When we think about safety in our community, we don’t always think about the safety of our frontline health care workers.
Yet in recent years, we’ve seen nurses dealing with aggression from patients – sometimes, from seniors with severe dementia who don’t know what’s happening to them.
Nurses and doctors can also face the anger of family members who find themselves in an extremely stressful situation.
Even something as simple as lighting proves to be a problem for health care workers in Langley.
For several nights this spring, an electrical problem knocked out the lights meant to illuminate the parking lots at Langley Memorial Hospital.
Staff had to use phones or flashlights to pick their way through the darkened lots to find their cars when coming off or on to the night shift.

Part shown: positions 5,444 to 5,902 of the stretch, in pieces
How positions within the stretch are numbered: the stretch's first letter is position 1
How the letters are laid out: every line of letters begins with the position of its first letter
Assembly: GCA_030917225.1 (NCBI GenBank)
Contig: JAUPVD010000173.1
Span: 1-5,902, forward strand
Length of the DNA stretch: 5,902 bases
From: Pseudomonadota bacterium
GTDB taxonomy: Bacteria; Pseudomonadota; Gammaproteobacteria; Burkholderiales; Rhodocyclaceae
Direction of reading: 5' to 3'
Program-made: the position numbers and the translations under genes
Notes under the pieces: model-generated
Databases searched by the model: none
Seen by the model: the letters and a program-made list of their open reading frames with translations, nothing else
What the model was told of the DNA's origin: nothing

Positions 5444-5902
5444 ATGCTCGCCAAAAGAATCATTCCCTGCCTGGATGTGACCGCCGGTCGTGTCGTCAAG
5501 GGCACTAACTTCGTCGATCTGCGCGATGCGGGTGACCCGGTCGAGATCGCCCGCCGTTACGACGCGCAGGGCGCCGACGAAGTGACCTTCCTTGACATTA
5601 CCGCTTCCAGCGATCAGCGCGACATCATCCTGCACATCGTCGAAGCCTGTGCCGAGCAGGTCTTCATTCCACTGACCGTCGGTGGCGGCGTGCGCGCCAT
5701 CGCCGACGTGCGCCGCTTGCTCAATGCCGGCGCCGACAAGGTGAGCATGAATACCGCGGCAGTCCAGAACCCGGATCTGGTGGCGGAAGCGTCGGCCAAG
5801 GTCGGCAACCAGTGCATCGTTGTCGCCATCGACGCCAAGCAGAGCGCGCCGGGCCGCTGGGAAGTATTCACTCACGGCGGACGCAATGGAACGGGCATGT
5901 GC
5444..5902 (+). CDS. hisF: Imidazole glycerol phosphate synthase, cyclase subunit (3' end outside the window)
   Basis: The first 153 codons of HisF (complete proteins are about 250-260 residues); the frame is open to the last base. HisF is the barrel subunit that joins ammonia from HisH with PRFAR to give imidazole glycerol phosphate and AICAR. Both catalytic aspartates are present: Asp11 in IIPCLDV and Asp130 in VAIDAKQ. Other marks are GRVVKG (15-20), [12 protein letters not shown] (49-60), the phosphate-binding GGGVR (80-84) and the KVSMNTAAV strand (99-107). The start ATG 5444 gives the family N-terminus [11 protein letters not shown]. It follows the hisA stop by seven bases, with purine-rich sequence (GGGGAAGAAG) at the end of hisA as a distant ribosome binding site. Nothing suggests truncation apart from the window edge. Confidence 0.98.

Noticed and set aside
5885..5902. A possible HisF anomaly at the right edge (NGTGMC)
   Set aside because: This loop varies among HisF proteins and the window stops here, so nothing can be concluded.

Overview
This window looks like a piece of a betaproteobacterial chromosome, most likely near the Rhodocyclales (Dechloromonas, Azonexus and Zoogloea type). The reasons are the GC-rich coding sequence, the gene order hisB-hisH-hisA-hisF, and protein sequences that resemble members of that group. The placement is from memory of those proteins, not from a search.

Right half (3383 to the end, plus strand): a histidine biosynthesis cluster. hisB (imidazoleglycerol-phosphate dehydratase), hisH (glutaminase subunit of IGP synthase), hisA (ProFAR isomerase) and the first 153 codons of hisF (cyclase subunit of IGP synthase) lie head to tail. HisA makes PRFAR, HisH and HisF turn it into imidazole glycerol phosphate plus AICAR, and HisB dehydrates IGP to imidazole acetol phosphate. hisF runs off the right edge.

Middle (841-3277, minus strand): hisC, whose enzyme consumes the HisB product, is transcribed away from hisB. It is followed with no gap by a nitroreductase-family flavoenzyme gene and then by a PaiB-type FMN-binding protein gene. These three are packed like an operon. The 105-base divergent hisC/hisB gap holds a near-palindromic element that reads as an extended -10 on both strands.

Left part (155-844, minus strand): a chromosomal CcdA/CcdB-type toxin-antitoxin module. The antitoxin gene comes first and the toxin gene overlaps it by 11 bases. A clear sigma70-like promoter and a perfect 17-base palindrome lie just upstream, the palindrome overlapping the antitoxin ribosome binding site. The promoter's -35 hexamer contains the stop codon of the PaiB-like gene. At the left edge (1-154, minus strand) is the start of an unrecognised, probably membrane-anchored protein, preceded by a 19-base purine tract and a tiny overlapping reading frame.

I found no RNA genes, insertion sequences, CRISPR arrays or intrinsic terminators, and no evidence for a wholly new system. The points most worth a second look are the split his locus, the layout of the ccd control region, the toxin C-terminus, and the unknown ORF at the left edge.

Understandably, they were worried that they might be easy prey for an attacker, or simply fall and hurt themselves.
Medicine doesn’t sleep, and many nurses and doctors in this province work on 12-hour shifts, two in the daytime, two at night. They get four days off and then they start the whole thing over again.
They do it because the job demands it of people. Patients have needs at all hours of the day and night. Patients can’t time their visits to the ER, and those in critical care need 24-hour monitoring.
Fraser Health says it has found the cause of the problem that knocked out the lights, and fixed it.
But in the meantime, it brings to light the fact that there were only a handful of security staff at Langley Memorial, and not surprisingly, they were busy with vital matters and often not available to escort staff through the dark parking lot.
Langley is not a small town anymore. We need security – whether in the form of adequate lighting, or in human form, at our hospital.